- (a) Falsely claiming that Nikola’s first semi-truck prototype, the Nikola One, could be driven under its own power, and using a misleading video to create the false impression that the Nikola One was, in fact, driving under its own power
- (b) Falsely claiming that Nikola was producing hydrogen, that it was doing so at a cost that was four times less than the prevailing market rates, and that it had obtained electricity at costs that made hydrogen production profitable
- (c) Falsely claiming that Nikola had significantly developed or already completed a prototype of an electric pickup truck, the Badger, and that this vehicle used primarily Nikola’s proprietary components
- (d) Falsely claiming that Nikola had obtained “billions and billions and billions and billions” of dollars of committed truck orders
- (e) Falsely claiming that Nikola had developed a “game-changing” battery technology and that Nikola was manufacturing and developing multiple key vehicle components “in-house”; and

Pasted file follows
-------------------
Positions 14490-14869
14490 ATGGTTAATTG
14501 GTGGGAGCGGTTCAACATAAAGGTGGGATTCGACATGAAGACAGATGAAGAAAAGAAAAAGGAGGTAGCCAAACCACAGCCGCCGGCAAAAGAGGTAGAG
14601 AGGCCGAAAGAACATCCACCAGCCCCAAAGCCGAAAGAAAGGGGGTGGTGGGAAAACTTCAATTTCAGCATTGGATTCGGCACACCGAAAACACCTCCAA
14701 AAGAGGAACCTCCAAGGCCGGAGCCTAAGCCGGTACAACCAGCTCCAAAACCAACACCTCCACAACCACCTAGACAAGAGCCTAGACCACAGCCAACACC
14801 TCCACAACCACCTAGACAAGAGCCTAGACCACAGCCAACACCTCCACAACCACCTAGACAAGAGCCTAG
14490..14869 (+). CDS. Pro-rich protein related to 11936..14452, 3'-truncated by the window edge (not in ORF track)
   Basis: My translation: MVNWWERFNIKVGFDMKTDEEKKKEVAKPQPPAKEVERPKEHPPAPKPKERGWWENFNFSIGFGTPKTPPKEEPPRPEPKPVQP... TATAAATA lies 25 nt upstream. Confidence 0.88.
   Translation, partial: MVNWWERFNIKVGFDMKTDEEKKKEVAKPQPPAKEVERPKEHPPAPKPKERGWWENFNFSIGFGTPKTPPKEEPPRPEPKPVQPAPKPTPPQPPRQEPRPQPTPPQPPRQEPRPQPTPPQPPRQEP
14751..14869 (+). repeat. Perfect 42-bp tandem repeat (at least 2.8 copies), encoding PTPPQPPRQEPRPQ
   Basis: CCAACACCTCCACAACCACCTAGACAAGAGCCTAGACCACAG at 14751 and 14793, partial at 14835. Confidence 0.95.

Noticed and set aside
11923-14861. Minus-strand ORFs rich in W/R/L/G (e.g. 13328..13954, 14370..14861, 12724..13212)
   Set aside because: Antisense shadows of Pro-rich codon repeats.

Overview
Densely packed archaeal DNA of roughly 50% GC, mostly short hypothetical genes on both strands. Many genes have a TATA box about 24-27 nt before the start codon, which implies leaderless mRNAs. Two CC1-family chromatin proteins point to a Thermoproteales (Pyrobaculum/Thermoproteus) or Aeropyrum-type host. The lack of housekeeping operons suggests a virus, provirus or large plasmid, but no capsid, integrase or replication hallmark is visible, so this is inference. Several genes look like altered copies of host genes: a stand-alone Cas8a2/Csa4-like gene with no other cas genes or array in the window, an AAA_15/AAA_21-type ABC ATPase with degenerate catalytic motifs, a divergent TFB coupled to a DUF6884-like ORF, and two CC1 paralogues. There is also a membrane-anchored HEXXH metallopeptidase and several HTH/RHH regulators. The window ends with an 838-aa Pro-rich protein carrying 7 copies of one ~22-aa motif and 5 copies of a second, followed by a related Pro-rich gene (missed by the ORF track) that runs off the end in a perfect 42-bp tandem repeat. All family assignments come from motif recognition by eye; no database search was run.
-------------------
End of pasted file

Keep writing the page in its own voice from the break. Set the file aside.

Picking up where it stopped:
- (f) Falsely claiming that the total cost of ownership of Nikola’s trucks was 20-30 percent below that of diesel vehicles.
The complaint also says that Milton would regularly take action to try and stop declines in Nikola's share price <cough> Elon <cough>. It reads:
"On days when Nikola’s stock price declined, Milton regularly attempted to direct Nikola’s senior executives to take actions to stop the price decline. Senior executives received frantic phone calls or text messages from Milton on such days in which he urged the executives to “do something.” Milton also spoke of needing to put out “good news” or some kind of announcement “to get people excited” as a way to counteract price declines or maintain support for the stock price."
The complaint also says that "Milton tracked the daily number of new Robinhood users who held Nikola stock" and apparently was excited that retail
bagholders stockholders were buying the stock: